If you are in the below quartile, you are a UAW. In the top quartile, you are a PAW. Otherwise, you are just average.¬† For me, this means I should have a net worth of 240’000 CHF. Which I am very far from. I am an Under Accumulator of Wealth. Maybe I am still too young for this test since I only started getting an income around five years ago. And I just finished my Ph.D. I should do the test again in a few years to see how I am doing for fun.

This is a very nice way of distinguishing between the different accumulators of wealth. Of course, this is only a number. You should not pay attention to it too much. The most crucial point is to reach your own goals.

What I liked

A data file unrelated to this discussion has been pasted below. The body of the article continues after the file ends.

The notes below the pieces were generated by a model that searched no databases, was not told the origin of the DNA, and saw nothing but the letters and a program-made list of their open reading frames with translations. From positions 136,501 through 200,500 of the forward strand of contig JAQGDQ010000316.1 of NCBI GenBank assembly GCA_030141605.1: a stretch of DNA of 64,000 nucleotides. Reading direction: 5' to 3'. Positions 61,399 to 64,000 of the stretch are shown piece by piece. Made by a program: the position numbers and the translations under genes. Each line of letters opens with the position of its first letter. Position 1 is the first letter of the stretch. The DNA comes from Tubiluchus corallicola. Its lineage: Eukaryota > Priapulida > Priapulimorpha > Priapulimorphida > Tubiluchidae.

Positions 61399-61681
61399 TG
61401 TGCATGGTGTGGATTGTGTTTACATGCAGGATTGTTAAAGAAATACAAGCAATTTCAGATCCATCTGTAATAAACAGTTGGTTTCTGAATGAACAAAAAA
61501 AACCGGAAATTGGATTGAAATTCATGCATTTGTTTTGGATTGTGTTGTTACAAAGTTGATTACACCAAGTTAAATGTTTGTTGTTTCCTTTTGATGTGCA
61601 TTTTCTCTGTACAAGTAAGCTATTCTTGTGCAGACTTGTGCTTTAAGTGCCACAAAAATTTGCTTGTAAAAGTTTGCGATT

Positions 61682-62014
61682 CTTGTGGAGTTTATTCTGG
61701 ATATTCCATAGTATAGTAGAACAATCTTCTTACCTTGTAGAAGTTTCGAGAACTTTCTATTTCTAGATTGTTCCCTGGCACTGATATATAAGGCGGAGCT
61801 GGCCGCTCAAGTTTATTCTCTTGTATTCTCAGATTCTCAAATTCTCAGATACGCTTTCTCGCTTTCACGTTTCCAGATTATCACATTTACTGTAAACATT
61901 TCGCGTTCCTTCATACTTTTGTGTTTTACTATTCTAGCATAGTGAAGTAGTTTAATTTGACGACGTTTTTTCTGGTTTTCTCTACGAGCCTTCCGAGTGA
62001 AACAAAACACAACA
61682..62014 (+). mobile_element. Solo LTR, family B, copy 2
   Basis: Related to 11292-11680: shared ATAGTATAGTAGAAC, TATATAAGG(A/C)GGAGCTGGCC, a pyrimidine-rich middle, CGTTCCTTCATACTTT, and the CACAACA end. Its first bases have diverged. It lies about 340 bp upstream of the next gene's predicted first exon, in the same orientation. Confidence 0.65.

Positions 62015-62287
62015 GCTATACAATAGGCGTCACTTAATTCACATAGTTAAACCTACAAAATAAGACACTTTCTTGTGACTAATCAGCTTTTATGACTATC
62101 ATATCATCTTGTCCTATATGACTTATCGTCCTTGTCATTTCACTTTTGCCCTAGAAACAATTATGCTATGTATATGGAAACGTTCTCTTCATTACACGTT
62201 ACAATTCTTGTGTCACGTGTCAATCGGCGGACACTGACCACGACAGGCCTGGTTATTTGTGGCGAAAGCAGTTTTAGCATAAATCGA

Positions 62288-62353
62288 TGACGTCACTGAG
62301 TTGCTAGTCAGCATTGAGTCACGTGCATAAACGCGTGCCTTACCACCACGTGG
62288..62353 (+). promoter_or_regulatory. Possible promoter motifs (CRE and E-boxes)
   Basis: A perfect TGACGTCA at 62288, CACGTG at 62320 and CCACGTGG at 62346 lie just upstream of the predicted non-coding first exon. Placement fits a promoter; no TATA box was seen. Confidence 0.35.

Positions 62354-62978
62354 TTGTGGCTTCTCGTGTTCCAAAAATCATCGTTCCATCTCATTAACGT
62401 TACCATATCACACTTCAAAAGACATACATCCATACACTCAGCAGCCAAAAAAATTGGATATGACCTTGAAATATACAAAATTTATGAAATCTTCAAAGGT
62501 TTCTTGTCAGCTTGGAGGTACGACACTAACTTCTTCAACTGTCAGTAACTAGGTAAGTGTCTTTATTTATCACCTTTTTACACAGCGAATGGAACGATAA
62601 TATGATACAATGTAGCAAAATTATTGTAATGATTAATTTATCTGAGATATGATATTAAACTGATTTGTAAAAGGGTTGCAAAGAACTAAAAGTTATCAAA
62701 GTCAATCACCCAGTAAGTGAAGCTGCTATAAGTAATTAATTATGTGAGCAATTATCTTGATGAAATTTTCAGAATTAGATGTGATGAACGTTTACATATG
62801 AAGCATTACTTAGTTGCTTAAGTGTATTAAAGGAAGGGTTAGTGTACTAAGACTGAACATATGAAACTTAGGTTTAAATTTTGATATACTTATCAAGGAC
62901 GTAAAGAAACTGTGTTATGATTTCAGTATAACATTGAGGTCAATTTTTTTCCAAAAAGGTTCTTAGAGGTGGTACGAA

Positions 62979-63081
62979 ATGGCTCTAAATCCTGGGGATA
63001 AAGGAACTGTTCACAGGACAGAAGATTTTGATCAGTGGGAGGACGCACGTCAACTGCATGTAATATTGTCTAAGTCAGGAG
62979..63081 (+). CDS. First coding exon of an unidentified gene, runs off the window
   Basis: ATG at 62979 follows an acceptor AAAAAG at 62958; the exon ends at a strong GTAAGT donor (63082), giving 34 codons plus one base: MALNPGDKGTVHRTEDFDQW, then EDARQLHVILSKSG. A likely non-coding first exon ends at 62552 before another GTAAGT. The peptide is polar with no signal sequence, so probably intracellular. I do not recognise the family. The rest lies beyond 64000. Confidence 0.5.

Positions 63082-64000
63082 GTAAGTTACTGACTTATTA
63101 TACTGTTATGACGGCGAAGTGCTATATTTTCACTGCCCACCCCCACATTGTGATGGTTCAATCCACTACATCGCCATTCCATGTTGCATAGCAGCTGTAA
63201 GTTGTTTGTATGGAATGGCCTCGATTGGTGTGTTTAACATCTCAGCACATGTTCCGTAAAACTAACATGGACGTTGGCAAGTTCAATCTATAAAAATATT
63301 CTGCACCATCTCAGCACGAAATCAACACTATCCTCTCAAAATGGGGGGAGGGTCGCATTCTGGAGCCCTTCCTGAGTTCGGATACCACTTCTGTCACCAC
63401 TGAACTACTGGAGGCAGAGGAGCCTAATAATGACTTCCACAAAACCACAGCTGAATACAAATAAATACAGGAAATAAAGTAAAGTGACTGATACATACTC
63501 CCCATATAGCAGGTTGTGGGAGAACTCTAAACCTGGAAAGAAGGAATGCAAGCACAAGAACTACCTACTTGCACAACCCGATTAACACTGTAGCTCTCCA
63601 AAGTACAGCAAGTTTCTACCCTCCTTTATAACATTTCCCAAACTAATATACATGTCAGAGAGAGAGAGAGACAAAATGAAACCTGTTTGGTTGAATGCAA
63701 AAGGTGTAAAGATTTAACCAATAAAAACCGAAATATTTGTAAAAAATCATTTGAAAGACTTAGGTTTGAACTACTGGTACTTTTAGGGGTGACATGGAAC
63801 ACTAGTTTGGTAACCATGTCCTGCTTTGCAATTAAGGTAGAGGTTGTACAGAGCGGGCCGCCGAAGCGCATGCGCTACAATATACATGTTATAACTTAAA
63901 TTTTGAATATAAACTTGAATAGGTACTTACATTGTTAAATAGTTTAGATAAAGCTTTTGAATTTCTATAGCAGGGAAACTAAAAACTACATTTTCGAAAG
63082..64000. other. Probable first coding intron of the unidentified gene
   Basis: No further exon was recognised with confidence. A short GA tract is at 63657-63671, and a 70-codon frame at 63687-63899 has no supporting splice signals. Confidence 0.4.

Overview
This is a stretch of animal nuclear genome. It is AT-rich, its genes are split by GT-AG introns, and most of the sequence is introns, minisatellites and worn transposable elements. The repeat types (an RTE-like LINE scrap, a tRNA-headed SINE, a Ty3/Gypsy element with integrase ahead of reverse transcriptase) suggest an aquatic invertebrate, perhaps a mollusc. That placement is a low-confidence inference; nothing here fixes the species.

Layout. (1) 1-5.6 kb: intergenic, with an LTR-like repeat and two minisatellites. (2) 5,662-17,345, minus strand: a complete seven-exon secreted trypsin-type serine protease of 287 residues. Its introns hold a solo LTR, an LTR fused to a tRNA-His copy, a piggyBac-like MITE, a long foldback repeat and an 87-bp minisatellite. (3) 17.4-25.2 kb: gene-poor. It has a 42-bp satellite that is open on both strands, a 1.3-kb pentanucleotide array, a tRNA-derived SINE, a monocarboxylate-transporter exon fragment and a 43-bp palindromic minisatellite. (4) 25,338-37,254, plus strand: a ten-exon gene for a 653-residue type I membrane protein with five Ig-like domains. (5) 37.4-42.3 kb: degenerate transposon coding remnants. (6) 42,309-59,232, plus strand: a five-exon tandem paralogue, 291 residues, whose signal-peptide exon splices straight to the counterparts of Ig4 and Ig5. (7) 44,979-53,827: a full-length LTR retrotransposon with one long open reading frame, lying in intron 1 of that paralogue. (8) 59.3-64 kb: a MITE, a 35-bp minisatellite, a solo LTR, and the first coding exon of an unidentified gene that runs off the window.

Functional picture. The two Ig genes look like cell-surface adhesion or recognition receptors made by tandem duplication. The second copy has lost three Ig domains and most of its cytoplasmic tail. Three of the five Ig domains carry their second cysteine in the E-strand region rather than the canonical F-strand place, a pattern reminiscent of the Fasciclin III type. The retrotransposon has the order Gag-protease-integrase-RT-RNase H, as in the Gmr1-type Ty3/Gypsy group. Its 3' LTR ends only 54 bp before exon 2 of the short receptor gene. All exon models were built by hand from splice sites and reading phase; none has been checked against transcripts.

I liked The Millionaire Next Door. It is very well written and is very interesting. It was a very nice source of information to see how the millionaires were living. You can read what jobs they are doing. What is especially good about this book is the amount of research that has been done by the authors. Every point they make is well documented. There many examples throughout the book for each affirmation about the millionaires.

It shows that by living frugally, well below your means, you can become a millionaire. The examples that are set in the book can help you with this goal. Frugality is at the essence of the Financial Independence and Retire Early (FIRE) movement. And most FIRE bloggers have read and liked this book.

What I did not like